July 24, 2019

4 Ways an Indoor Cat Can Get Fleas

Fleas are a nuisance.  For every 1 flea you see, there are 100 more lurking out of sight. Fleas have a flexible life cycle and they're ridiculously resilient. If you have an indoor cat you might think you're immune to the perils of fleas, but nooo! Fleas still feel free to make themselves at home on your indoor cat, and you're probably inadvertently making it easier for them by not being vigilant enough. How can an indoor cat get fleas? It's easier than you think. Here's how.

Another Pet

Do you have another pet? You might as well rename it "Patient Zero." Even if it's another indoor cat, the odds of one of your animals getting fleas goes up dramatically for every other animal living in the house. (That includes you, but we'll come back to that in a minute.) Why does this happen? Because every time a pet goes outdoors - or even close to the door itself! - they're at risk of picking up a flea hitchhiker. Just one pregnant flea can quickly lay 50 eggs and the cycle continues. Once they're in? Fleas will head for your cat like tiny, obnoxious heat-seeking missiles.

Vet Visit

Did you know that flea infestations are one of the most common reasons pet owners take their pets to the vet? And no matter how clean your vet's office is, fleas are really good at hiding. Taking your indoor cat to the vet for a simple well-check or vaccination can expose her to fleas, flea eggs, and flea larvae, all of which she might inadvertently carry home. 

Window Stragglers 

Does your cat like to sit by the window? How about near the screen door? Maybe on the porch? Fleas are opportunistic and they're one of the strongest jumpers in the animal kingdom. Your cat might simply be getting some fresh air but she's also exposing herself to the ever-present threat of a flealoader...we mean freeloader! Your best bet to prevent fleas hitching a ride is to keep your cat's flea and tick prevention medication up to date and to work with an exterminator to ensure your yard itself is free of fleas.

You

E tu Brute!? Every time you go out and about in the world, fleas are watching. They're happy to jump on your socks, latch onto your pants, and otherwise go for a joyride on your clothes or personal possessions. You bring those fleas home and voila! You've got a full-fledged flea infestation, and your cat is the epicenter. The bad news is, there's very little you can do to prevent picking up fleas during flea season, but there's a lot you can do to make sure your cat's skin isn't welcoming them in.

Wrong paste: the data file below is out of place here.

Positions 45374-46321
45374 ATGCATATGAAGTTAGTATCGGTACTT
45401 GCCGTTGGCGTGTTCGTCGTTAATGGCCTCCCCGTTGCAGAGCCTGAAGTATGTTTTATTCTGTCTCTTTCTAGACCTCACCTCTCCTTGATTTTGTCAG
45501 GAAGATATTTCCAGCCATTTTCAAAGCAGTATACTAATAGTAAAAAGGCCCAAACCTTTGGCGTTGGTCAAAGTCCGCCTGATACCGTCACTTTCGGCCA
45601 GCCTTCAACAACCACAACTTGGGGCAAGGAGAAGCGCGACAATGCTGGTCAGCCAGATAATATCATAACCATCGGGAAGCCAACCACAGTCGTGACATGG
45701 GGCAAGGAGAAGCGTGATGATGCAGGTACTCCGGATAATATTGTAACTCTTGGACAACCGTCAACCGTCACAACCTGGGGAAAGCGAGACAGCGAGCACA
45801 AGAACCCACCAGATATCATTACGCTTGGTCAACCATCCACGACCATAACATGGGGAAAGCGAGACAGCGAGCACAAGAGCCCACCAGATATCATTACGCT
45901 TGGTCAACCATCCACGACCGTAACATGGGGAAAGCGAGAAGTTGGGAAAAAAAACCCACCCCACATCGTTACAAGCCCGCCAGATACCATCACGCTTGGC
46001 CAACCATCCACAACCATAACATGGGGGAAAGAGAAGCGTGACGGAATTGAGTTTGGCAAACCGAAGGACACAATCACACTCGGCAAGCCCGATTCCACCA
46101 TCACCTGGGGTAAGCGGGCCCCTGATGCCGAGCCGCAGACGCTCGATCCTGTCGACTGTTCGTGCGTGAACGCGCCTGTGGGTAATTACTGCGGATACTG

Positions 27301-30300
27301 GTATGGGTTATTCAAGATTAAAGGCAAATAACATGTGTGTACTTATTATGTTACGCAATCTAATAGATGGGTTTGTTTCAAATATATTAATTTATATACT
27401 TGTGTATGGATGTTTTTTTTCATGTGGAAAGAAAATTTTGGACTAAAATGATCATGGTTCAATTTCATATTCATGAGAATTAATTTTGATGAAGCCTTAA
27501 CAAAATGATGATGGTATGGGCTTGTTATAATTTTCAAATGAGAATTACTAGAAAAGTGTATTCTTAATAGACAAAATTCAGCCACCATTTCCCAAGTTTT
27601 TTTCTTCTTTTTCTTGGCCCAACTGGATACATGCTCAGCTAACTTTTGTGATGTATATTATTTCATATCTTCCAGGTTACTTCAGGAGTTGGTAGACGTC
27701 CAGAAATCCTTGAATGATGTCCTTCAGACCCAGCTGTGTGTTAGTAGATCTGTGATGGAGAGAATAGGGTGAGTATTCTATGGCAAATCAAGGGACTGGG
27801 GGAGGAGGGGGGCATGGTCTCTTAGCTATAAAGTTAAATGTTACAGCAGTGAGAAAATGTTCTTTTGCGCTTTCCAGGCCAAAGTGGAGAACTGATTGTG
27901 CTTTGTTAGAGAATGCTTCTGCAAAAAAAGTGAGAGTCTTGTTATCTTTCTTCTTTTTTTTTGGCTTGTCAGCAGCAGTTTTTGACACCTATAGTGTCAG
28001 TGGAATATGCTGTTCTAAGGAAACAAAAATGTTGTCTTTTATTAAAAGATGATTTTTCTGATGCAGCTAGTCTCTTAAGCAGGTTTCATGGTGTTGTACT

Every cat, yes, even indoor cats, needs to be on a monthly flea and tick prevention medication. Talk to your vet about the right option for your cat - you've got choices! - and be consistent. You'll never be able to make your home a fortress against fleas but you can help your cat withstand the attack.

Other recent posts from our blog

August 4, 2019

The 7 Best Dog-Friendly Workplaces in NYC

Dog-friendly offices aren't just the rage, they're becoming the norm. In major metropolitan areas - New York, LA, San Francisco - one of the first things fast-growing companies add to their list of "must haves" is a pet policy. And it makes sense.

August 28, 2019

How to Brush Your Cat's Teeth

Your cat's oral hygiene is an important component of his overall health and wellness routine. Cats whose teeth are brushed regularly have lower incidences of periodontal disease and plaque accumulation, both of which can cause to long-term complications.

June 10, 2019

How to Tell if Your Cat Has Gone Deaf

How many cats go deaf? More than you might think. A significant number of cats lose their hearing as they age. So if your cat wasn't born congenitally hard of hearing, how can you tell that he's gone deaf?